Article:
For the first time in my life, I will be voting in a Democratic primary later this month.
While the national pundits and prognosticators will be focused on the Iowa caucuses next Tuesday and the New Hampshire primary a week later, sandwiched between the two, Colorado counties will begin mailing out ballots on Monday, Feb. 10.
That means many Coloradans, including me, may be casting our ballots just as the presidential field is winnowing and ahead of “early voting” states like South Carolina and Nevada.
While the votes won’t be tabulated until “Super Tuesday” on March 3, it does mean candidates will be able to lock in votes here well before other states.
Maybe that is why Michael Bloomberg has been omnipresent during every commercial break?
My choice to vote in the Democratic primary isn’t some “operation chaos” ploy to nominate the weakest Democratic nominee or otherwise game the electoral process. I will legitimately be voting for the candidate I believe will be the best person to become president on Jan. 20, 2021.
I registered as an unaffiliated voter on Jan. 19, 2017, the day before President Donald Trump’s inauguration. An avowed Never-Trumper, I didn’t want to be linked with Trump in any way, even via party affiliation. It’s a decision I have never regretted.
Until 2016, I would have been required to choose between registering with the Democratic Party, a minor party or forgo participation in the primary election altogether. None of those choices appealed to me.
To begin, I consider myself a classical conservative with socially centrist policy positions. The leftward drift of the Democratic Party simply make it nearly as hostile to my ideologies as Trumpism.
Joining a minor party – likely the Libertarian Party in my particular case – while providing a psychological salve would have tied me to party that has never come close to winning a general election in Colorado (though, I did vote for its presidential standard bearer, Gary Johnson, in 2016).
I never considered not voting in a primary. In fact, I’ve long believed voting in primaries is usually more important than voting in the general election. Not only do primaries focus more on ideological direction rather than partisan tribalism, but because so few people participate in primaries every vote becomes increasingly important.
Arguably that is true in Colorado this year. Whoever wins the Democratic primary will likely win Colorado’s nine electoral votes in November. Recent turnout projections suggest that the blue wave that swept over Colorado in 2018 will become a tsunami swamping Trump (and Sen. Cory Gardner) in 2020.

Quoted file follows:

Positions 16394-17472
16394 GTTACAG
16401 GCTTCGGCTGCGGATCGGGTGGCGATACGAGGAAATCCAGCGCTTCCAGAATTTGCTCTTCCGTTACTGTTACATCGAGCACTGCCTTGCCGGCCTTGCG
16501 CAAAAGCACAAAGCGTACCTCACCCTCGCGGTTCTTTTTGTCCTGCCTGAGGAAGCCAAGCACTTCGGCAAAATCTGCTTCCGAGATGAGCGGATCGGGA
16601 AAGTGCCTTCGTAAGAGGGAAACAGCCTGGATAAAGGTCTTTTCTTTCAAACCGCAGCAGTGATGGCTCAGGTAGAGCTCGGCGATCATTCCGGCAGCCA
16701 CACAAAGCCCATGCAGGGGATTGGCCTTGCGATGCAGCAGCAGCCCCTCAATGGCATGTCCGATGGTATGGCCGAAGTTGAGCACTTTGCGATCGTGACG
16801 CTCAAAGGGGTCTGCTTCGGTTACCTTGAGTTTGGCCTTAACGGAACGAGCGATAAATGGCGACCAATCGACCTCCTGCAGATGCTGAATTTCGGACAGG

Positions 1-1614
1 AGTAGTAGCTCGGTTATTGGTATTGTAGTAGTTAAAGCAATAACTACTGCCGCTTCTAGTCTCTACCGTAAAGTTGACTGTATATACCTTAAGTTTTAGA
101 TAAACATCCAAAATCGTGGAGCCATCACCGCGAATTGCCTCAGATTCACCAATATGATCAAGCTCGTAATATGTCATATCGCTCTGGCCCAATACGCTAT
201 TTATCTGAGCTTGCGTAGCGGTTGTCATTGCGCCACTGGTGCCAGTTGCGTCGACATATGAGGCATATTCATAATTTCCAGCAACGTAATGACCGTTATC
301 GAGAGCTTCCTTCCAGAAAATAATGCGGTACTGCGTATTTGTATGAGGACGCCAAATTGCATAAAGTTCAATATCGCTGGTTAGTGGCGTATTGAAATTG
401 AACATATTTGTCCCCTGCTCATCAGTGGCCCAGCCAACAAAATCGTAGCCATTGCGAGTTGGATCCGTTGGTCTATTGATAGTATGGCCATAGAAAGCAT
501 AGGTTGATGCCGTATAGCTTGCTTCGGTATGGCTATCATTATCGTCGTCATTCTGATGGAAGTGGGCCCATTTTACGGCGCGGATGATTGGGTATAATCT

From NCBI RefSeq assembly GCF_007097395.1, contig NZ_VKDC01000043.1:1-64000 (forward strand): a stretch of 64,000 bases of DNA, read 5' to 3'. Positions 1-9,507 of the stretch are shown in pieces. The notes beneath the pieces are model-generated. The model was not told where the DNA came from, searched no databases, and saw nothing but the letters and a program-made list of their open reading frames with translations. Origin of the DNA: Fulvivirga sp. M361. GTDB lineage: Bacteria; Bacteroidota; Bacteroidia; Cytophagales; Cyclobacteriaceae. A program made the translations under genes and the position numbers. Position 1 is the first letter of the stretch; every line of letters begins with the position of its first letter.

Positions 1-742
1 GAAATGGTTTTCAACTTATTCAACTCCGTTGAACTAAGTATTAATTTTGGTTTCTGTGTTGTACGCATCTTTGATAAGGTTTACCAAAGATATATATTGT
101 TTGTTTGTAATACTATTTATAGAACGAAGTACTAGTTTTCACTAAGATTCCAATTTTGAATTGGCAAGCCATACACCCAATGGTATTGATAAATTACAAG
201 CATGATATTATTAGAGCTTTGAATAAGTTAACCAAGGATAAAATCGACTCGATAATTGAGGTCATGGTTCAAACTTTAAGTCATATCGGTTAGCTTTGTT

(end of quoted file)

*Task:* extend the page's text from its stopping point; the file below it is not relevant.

Luckily, I didn’t need to make that choice. Thanks to passage of Proposition 108 in 2016, unaffiliated voters may vote in the primary election for major parties. In Colorado, that means either the Democratic or Republican primary.
In 2018, I exercised my newfound right to vote in the Republican primary. In 2020 it will be the Democratic primary; there just isn’t much contest on the Republican side, at the presidential, Senate or state level in my district.
That freedom likely led to a recent spike among people like me switching to an unaffiliated status. For those seeking that freedom, you have until Monday to change your registration in order to qualify for the 2020 presidential primary.
Over the next several weeks, I’m sure my mailbox will be bombarded (yay!), airwaves will be saturated and I’ll regularly receive “potential spam” phone calls. That’s a good sign for Colorado unaffiliated voters who will be able finally to flex their muscle in presidential primaries.
Even better, the all mail-in ballot means our votes come with a premium not enjoyed by other states still heavily reliant on same-day voting. While Colorado may become a flyover state in November, it will be a prize during February.
Just over a month from now, we should have a good idea who will face off against Trump in the fall. And this year, both Colorado and I will have had a say in who it will be.
Mario Nicolais is an attorney and columnist who writes on law enforcement, the legal system, health care and public policy. Follow him on Twitter: @MarioNicolaiEsq
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